NEW YORK (TheStreet) -- Was it a coincidence that hedge fund manager Carl Icahn announced his rather large position in Apple (AAPL), right as the stock was attempting to tackle its 200-day moving average?I think not. Icahn seems to have been in the news more than any other fund manager this year. He has, yet again, made headlines when he told the financial world via Twitter that his firm currently has a "large position" in Apple. Bloomberg News has reported that the position is in excess of $1 billion.
We currently have a large position in APPLE. We believe the company to be extremely undervalued. Spoke to Tim Cook today. More to come.— Carl Icahn (@Carl_C_Icahn) August 13, 2013Before Icahn's tweet at 2:21 p.m. EDT, Apple had been trading fairly well on the day, up roughly $8 per share, or 1.75%, give or take a few basis points. Within 4 minutes, at 2:25 p.m. EDT, shares of Apple had nearly tacked on another $10, ultimately closing at $489.57, up 4.75% on what turned out to be the best trading day for the stock this year. The tweet added about $10 billion in market cap. Before today, Apple had already rallied more than 10% in the past month, helped along by a fairly decent earnings report and positive guidance in July. Aiding in the more recent move is the upcoming September 10 event, which is when many are expecting to see the company's new smartphone. Again, it's no coincidence that Icahn chose Tuesday of all days to announce his presence. After all, sources have said that he's been accumulating the stock for the past four weeks now, meaning he could have made this announcement at many different points, both past and future. While they could be wrong, I would have to think that it was no accident that the stock closed 25 points above the 200-day moving average, typically seen as longer-term resistance. Icahn also noted that he had a conversation with the CEO Tim Cook, discussing a potential plan to boost the share buyback program. For those who are unaware, the repurchasing plan already stands at a mind-boggling $60 billion.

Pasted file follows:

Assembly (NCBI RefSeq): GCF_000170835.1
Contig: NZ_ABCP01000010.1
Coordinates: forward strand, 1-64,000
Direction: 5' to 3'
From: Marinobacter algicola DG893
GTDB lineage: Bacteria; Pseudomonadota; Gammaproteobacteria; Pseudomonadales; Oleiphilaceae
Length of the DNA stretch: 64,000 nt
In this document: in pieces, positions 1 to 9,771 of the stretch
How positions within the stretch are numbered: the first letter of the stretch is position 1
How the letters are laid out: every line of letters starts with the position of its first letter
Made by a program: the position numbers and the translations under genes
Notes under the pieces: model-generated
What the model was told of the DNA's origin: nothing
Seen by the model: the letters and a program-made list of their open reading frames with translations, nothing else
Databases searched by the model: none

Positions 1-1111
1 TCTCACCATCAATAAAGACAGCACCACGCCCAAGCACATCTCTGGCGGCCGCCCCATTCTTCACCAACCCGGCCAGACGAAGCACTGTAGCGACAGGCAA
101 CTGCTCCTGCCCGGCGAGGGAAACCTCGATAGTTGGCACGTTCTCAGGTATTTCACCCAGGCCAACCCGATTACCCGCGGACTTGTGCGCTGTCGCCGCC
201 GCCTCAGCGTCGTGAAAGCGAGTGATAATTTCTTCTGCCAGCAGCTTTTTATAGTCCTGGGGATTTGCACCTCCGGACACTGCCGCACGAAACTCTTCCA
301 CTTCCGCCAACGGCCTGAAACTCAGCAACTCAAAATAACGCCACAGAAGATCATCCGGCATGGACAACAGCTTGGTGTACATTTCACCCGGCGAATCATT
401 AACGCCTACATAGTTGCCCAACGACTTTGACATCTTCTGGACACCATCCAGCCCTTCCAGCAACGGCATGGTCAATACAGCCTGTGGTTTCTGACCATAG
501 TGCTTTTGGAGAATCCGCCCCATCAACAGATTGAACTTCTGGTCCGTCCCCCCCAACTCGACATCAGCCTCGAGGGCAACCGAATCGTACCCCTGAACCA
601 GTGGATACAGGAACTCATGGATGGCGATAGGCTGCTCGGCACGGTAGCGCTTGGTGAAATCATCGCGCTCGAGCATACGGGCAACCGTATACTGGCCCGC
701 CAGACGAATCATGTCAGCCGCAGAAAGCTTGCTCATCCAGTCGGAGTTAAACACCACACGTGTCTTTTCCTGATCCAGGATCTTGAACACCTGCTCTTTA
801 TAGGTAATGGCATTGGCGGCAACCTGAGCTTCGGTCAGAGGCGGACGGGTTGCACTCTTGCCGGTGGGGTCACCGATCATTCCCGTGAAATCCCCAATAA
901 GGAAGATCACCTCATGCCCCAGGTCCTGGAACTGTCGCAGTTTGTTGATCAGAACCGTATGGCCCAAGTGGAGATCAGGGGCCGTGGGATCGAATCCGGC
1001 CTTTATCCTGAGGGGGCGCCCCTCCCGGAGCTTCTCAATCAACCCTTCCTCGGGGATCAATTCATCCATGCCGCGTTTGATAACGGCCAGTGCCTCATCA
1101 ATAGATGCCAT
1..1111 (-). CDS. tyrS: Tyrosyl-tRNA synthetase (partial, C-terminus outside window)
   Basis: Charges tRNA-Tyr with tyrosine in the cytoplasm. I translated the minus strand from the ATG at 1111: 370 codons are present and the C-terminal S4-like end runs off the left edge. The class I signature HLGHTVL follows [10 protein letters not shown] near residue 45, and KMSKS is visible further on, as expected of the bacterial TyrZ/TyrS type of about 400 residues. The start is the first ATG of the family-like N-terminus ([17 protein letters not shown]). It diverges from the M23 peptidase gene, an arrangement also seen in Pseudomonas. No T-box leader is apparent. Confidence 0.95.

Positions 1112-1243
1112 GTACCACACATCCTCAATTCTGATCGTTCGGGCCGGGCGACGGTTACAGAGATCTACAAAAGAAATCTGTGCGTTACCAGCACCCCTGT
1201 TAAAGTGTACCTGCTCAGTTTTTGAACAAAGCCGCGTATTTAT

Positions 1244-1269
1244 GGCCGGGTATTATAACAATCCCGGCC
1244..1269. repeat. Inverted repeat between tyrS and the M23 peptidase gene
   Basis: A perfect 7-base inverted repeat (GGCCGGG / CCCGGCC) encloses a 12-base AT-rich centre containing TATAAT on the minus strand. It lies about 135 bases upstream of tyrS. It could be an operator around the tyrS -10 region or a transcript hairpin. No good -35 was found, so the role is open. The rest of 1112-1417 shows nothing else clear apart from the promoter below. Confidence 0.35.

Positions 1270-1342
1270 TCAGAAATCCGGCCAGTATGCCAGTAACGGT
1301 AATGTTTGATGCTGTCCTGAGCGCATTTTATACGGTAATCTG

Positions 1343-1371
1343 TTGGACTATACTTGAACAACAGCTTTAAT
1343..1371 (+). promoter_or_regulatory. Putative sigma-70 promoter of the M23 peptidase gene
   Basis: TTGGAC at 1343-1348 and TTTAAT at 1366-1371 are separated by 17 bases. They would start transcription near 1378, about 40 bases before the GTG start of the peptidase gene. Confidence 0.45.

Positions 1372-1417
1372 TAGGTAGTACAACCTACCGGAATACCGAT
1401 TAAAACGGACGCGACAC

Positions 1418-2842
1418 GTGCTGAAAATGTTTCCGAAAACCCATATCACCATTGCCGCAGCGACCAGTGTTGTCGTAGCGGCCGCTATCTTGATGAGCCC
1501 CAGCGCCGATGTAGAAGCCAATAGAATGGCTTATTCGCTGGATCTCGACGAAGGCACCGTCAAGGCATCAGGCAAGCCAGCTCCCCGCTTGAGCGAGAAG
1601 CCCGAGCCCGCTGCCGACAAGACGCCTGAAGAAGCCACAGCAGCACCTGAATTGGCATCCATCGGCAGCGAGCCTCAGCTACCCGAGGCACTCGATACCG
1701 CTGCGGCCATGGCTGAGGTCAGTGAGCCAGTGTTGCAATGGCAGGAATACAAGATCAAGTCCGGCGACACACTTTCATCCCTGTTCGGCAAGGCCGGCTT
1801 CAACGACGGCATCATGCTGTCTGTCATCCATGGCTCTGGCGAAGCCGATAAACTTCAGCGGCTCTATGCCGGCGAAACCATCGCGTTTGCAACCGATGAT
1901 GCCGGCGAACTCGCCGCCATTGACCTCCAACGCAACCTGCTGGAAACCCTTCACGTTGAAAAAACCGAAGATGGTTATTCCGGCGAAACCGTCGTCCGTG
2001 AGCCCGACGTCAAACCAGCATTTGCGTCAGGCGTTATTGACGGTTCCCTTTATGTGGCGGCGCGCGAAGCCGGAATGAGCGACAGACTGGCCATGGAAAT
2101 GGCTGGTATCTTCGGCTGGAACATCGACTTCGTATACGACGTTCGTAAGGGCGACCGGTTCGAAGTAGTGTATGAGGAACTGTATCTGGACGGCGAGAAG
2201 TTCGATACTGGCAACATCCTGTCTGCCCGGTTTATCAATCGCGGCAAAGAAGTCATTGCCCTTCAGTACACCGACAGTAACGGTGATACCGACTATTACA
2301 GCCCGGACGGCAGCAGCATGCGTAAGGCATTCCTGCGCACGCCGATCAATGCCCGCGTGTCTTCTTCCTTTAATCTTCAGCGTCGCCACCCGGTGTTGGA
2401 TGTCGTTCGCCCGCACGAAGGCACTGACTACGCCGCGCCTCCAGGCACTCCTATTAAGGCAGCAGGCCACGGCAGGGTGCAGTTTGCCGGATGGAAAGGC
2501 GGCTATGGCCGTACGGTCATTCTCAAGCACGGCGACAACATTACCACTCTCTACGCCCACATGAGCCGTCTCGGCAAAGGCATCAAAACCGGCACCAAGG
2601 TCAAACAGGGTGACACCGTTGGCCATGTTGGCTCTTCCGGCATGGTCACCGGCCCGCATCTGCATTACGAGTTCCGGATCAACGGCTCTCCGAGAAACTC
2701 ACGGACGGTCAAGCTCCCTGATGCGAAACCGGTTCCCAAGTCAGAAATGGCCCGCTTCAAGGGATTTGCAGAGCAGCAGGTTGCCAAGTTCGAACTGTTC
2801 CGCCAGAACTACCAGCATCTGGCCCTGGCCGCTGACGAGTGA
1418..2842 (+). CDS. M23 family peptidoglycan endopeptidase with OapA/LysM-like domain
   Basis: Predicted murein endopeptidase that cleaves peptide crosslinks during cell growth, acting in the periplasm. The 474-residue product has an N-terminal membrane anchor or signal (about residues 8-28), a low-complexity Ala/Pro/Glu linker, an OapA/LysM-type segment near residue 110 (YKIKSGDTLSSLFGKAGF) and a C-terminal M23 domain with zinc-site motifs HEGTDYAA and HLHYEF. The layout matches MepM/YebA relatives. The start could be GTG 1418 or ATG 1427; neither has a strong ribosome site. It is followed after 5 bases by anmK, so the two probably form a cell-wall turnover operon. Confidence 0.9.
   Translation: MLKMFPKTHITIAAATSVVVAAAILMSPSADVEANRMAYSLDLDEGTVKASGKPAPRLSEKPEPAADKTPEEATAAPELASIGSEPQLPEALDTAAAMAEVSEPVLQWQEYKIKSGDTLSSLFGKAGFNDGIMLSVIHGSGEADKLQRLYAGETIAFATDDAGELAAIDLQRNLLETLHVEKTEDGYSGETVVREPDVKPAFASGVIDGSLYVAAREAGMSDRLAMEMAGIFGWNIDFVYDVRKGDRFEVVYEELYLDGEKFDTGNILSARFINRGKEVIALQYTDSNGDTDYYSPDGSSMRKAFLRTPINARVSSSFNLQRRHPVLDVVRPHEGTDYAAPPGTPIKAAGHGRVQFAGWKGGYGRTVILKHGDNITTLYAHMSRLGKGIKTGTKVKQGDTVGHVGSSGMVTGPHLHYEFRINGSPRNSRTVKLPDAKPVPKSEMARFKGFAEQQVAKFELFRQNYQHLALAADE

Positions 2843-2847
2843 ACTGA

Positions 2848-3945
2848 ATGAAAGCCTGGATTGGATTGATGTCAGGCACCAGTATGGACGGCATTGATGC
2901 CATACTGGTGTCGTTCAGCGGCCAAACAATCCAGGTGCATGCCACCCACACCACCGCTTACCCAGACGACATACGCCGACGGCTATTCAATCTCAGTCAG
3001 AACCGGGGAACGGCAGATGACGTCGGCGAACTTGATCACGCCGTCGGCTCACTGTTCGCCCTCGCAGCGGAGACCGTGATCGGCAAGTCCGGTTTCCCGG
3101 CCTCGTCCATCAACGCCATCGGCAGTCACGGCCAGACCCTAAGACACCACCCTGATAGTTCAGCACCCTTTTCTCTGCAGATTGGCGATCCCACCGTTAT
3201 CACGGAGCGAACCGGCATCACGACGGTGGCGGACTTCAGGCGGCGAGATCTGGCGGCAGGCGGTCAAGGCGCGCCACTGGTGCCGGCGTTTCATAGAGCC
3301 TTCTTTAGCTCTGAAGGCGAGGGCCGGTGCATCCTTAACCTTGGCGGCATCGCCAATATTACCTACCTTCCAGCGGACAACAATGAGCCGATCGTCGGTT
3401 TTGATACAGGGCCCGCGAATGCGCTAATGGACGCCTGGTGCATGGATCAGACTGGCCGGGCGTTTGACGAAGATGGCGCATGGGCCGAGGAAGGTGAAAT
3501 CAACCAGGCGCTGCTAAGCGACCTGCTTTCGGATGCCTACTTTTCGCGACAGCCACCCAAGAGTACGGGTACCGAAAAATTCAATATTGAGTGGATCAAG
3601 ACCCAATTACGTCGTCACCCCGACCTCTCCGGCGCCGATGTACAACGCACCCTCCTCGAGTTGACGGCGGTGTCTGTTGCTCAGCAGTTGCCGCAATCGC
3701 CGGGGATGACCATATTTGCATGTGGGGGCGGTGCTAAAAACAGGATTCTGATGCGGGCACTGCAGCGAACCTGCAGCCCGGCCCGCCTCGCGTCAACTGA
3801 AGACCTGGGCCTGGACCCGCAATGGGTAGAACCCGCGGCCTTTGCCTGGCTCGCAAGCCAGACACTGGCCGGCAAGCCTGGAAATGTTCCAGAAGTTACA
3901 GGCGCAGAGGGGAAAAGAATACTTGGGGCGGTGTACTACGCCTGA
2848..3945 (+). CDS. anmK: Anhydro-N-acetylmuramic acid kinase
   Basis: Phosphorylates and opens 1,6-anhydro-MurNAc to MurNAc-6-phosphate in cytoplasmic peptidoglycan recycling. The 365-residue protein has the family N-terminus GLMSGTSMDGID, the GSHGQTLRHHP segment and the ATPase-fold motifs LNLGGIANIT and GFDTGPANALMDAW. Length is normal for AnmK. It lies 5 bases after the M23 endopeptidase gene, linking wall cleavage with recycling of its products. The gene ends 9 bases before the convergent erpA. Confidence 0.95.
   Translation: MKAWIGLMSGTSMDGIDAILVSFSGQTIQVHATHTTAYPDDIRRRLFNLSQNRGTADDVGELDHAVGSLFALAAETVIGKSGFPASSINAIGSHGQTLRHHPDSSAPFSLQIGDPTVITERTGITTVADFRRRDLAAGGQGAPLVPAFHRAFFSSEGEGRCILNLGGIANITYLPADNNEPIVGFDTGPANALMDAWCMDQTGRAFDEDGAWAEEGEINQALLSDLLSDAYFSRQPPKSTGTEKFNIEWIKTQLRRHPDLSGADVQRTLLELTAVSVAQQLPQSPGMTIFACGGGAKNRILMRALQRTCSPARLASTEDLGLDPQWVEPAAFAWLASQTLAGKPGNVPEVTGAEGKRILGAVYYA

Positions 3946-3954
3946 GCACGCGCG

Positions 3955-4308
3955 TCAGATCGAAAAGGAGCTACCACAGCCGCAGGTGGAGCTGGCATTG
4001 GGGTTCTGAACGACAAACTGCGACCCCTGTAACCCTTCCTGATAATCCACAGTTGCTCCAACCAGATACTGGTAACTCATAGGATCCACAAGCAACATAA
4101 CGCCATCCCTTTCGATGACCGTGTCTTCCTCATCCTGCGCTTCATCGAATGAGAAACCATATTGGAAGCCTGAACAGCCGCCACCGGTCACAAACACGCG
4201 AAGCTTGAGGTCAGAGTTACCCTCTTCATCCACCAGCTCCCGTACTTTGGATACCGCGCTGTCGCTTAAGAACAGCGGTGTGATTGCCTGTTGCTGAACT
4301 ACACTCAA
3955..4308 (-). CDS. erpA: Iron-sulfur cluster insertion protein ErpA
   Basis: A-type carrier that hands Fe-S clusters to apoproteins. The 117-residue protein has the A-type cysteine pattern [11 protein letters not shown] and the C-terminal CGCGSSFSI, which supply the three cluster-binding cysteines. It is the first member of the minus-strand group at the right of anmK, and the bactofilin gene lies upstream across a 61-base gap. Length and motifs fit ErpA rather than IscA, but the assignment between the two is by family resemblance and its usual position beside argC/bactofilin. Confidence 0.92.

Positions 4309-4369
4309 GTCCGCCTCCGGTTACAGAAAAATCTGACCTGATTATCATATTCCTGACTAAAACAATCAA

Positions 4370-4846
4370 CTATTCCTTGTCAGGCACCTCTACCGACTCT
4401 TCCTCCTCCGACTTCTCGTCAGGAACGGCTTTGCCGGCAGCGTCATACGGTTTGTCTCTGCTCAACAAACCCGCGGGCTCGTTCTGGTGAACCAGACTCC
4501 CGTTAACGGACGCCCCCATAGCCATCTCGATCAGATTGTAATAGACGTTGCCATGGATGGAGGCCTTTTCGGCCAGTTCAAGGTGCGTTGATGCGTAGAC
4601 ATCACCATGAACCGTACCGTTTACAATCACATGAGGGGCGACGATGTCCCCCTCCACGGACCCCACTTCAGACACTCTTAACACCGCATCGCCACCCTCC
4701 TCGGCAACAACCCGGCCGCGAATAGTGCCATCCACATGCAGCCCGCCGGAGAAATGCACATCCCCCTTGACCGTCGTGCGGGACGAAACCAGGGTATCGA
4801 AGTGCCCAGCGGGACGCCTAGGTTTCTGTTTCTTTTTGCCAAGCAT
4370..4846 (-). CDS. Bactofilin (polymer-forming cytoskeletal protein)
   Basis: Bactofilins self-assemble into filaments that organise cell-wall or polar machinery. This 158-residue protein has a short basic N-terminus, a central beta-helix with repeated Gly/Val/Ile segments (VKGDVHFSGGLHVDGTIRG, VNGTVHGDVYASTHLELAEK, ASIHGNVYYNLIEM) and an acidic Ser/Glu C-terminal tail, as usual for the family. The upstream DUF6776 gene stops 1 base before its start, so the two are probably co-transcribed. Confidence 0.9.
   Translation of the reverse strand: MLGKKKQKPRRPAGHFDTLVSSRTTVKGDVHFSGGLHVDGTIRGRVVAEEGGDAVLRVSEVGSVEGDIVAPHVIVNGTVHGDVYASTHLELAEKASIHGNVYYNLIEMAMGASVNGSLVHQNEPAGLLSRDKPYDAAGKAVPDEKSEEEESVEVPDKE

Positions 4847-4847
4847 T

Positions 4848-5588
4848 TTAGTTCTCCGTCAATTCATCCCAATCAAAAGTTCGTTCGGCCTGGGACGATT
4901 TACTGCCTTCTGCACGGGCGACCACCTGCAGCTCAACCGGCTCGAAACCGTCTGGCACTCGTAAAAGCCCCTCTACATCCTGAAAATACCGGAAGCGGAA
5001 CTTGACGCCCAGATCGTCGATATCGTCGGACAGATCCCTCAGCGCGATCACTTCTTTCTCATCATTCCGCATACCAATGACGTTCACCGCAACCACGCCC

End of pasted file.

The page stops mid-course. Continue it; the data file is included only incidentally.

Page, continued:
Had a nice conversation with Tim Cook today. Discussed my opinion that a larger buyback should be done now. We plan to speak again shortly.— Carl Icahn (@Carl_C_Icahn) August 13, 2013So what does this mean for shareholders? Although it's a little too early to tell, it is a positive step in the right direction. I would expect that traders and investors will begin chasing the stock and that $500 per share by the end of the week wouldn't be out of the question. The stock could get especially extended if the institutional investors were caught off guard. It's easier for them to accumulate a high-profile stock like Apple when it has been stuck in the mud like it has for most of 2013. But this rapid rise over the last week, and specifically on Tuesday, could force a lot of investors to chase the name who wanted to own it under $500. In all, I don't think Icahn can be the type of "bully" with Apple, as he is toward other companies. This isn't Dell ( DELL) and he's not going to be making any takeover bids. While he's now proved he can move a mega-cap stock like Apple, I think his influences will be much less relevant than the public may be used to. In any regard, he's in the stock to make money, something that should encourage shareholders. If Apple goes the way his other plays have gone this year, investors will be very happy. -- Written by Bret Kenwell in Petoskey, Mich. Follow @BretKenwell At the time of publication, Kenwell was long AAPL in any stocks mentioned.